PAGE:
Richard Strauss's musical description of an adventurous day in the Alps and Igor Stravinsky's turbulent tonal depiction of spring make an apt pairing for an afternoon at the symphony. Written in the same period, they share much of the same reverence to nature, observed from man's vulnerable perspectives.

The San Diego Symphony under Jahja Ling faithfully played every note of Strauss's mountain climbing epic without conveying much of the composer's Alpine experience. The sonic sun rose from behind the tall snow-capped peaks without emitting warmth from its ray, the mountain meadow Strauss rushed along without imparting its comforting scents, and the malevolent storm on the descent was all but noise.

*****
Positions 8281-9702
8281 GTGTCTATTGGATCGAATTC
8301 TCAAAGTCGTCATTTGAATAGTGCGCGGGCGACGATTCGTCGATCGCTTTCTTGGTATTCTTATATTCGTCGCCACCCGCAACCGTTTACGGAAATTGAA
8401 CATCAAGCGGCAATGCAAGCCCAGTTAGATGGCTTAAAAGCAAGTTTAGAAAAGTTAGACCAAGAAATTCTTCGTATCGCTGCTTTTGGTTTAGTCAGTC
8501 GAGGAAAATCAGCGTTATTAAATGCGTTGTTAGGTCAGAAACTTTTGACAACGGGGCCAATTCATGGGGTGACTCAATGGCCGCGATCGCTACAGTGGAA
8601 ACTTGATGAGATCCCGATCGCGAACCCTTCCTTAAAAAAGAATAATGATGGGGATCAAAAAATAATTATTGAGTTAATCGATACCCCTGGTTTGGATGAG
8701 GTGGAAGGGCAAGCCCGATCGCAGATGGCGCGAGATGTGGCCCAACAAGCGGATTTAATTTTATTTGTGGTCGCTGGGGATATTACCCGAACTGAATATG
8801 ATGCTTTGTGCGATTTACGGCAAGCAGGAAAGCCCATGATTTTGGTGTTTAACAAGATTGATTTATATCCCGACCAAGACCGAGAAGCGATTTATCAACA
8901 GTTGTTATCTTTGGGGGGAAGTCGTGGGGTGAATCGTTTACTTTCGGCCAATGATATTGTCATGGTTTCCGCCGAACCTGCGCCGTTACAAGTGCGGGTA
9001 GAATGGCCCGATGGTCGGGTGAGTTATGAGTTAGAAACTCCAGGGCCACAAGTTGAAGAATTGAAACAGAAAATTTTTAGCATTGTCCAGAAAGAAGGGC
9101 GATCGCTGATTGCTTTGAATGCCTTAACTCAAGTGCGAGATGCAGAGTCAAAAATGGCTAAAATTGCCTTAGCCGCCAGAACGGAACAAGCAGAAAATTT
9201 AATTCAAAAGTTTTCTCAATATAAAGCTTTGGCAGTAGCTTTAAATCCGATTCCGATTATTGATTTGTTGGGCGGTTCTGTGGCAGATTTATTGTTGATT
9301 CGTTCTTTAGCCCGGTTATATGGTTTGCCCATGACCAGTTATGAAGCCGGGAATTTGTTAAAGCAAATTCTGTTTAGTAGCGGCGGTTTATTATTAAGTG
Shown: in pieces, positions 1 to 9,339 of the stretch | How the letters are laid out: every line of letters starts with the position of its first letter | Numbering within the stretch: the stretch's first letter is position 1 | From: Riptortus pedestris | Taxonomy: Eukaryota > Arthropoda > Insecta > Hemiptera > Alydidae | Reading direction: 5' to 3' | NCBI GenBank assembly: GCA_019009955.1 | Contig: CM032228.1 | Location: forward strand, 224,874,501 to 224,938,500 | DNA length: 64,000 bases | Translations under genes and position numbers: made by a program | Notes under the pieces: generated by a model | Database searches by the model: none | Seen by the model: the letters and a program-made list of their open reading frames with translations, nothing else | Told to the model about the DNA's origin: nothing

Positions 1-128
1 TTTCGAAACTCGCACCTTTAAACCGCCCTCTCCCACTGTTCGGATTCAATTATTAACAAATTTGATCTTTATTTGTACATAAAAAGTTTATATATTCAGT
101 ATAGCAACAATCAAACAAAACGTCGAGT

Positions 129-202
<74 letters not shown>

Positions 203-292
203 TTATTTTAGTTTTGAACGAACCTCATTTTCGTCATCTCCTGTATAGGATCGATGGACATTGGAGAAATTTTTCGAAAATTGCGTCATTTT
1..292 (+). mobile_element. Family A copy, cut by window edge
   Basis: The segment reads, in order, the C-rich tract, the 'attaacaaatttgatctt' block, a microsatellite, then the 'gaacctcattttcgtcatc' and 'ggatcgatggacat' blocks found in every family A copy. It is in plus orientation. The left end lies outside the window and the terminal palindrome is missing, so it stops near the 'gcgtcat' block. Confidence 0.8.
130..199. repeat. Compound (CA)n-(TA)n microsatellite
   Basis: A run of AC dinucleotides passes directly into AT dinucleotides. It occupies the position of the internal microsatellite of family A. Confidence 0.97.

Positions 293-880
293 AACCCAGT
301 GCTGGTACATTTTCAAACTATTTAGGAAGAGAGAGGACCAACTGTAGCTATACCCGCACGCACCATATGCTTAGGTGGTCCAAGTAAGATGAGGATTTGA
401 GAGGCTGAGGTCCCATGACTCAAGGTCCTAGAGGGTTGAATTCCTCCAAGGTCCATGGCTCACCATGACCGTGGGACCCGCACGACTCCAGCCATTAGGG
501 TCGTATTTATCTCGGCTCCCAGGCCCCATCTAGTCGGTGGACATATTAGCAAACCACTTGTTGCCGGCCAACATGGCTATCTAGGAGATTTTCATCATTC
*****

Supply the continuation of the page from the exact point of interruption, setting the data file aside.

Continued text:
Much of the audiences were half asleep by the end and the intermission arrived only to a lukewarm round of applause from the usually overly generous San Diego symphony-goers.

The orchestra was more alive for the second half's Rite of Spring, however, with Valentin Martchev leading the piece off with a hauntingly (but not overly) soulful bassoon solo, setting the mood for the rest of the performance. Maestro Ling deftly kept the complex tone tableaux flowing without a hitch and earned a much warmer reception at the final curtain.

Concert: Alpine Symphony & Rite of Spring
Date: May 16
Venue: Copley Symphony Hall
Seats: Q 36 (Main Level)


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